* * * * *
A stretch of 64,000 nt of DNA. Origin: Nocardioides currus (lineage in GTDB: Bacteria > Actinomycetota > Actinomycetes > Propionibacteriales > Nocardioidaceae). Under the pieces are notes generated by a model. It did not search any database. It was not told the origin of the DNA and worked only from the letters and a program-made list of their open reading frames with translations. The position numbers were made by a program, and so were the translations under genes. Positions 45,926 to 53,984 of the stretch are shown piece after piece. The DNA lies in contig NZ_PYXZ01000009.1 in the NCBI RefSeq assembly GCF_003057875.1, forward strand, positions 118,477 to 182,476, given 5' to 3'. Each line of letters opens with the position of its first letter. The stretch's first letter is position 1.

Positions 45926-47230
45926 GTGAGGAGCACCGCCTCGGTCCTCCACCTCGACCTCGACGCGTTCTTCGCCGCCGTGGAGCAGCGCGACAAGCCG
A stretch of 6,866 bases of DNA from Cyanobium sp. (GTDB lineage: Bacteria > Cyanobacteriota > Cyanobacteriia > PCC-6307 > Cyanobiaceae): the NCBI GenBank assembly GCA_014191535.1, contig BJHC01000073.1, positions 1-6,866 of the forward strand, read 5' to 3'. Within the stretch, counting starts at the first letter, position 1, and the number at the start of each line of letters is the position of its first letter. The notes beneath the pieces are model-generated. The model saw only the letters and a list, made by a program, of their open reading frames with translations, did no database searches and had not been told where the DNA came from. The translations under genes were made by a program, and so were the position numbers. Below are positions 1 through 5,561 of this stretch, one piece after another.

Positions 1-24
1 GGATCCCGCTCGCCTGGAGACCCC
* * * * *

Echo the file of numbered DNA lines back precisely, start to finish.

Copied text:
A stretch of 64,000 nt of DNA. Origin: Nocardioides currus (lineage in GTDB: Bacteria > Actinomycetota > Actinomycetes > Propionibacteriales > Nocardioidaceae). Under the pieces are notes generated by a model. It did not search any database. It was not told the origin of the DNA and worked only from the letters and a program-made list of their open reading frames with translations. The position numbers were made by a program, and so were the translations under genes. Positions 45,926 to 53,984 of the stretch are shown piece after piece. The DNA lies in contig NZ_PYXZ01000009.1 in the NCBI RefSeq assembly GCF_003057875.1, forward strand, positions 118,477 to 182,476, given 5' to 3'. Each line of letters opens with the position of its first letter. The stretch's first letter is position 1.

Positions 45926-47230
45926 GTGAGGAGCACCGCCTCGGTCCTCCACCTCGACCTCGACGCGTTCTTCGCCGCCGTGGAGCAGCGCGACAAGCCG
A stretch of 6,866 bases of DNA from Cyanobium sp. (GTDB lineage: Bacteria > Cyanobacteriota > Cyanobacteriia > PCC-6307 > Cyanobiaceae): the NCBI GenBank assembly GCA_014191535.1, contig BJHC01000073.1, positions 1-6,866 of the forward strand, read 5' to 3'. Within the stretch, counting starts at the first letter, position 1, and the number at the start of each line of letters is the position of its first letter. The notes beneath the pieces are model-generated. The model saw only the letters and a list, made by a program, of their open reading frames with translations, did no database searches and had not been told where the DNA came from. The translations under genes were made by a program, and so were the position numbers. Below are positions 1 through 5,561 of this stretch, one piece after another.

Positions 1-24
1 GGATCCCGCTCGCCTGGAGACCCC